xAPI, also known as Experience API or Tin Can xAPI, is a technology standardisation for learning technology. It’s essentially a ‘common language’ that lets learning platforms talk to one-another (share data). The premise behind the development of xAPI, is that learning occurs in more than just an LMS, and to manage that learning you need to be able to track it:
Having a common language for learning technology means that learning experiences for example, on an LMS, can be connected to other data sets, for example, work-place coaching or patient care data. This means new ways for learning managers to analyse which training is working, track how employees are developing their skills, and understand how all this relates to quality of patient care.
Few industries have as extensive training and development needs as the healthcare industry. The combination of formal training requirements, the speed of medical technology growth, and compliance requirements are driving the need for better training analytics:
• Formal training: programs range from a couple years to up to a decade of study and training. Healthcare professionals train and learn with many organisations throughout their development. Every organisation has different learning platforms and technology standards. This makes it very difficult to track learning and skills development over a career. And without tracking skills, personalised training and continuous learning opportunities cannot be offered.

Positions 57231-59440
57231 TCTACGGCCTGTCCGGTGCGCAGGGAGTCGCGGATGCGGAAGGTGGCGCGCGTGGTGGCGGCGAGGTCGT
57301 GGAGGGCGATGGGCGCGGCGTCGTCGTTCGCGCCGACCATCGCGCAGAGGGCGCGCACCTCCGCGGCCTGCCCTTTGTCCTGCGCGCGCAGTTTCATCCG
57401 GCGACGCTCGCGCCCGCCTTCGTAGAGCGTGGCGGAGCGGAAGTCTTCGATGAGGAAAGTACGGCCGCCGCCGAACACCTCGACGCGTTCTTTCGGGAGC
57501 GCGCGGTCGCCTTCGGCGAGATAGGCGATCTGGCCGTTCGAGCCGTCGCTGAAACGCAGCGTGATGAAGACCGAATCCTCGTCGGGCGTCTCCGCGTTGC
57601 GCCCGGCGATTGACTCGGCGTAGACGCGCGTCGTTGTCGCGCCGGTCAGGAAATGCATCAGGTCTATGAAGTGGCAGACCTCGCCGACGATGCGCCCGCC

• Technology growth: with the exponential growth of technology, new tools and machines are regularly being introduced to healthcare workplaces. The speed of technology integration to healthcare is only going to get faster. This means learning and development is a constant in healthcare. No one stops learning. But learning managers need the tools to manage and track learning when it happens in the workplace (not just in an LSM).
• Compliance: when’s people’s lives are on the line, adequate training and development is critical. Learning managers need to be able to prove compliance against increasing compliance regulations. Acknowledging that much of learning happens informally, on-the-job, if learning managers have a way of tracking this learning then compliance can be more easily met.
xAPI is the first step to linking your organisation’s learning and development frameworks; traditional learning tools, performance management platforms, compliance tracking and business data systems:
As the diagram describes, xAPI acts as the common language between previously ‘siloed’ datasets. It also means that learning experiences can be tracked across departments or organisations. This means, for the first time, learning managers can analyse a range of cause and effect relationships and skills development requirements:
These are only a few of the potential benefits of an xAPI enabled future. If you’d like to see more concrete examples of how xAPI can benefit healthcare organisations, along with a real-world case study of a healthcare client using Xapimed for doctor training, download our free guide below:
Image credit: tincanapi.com
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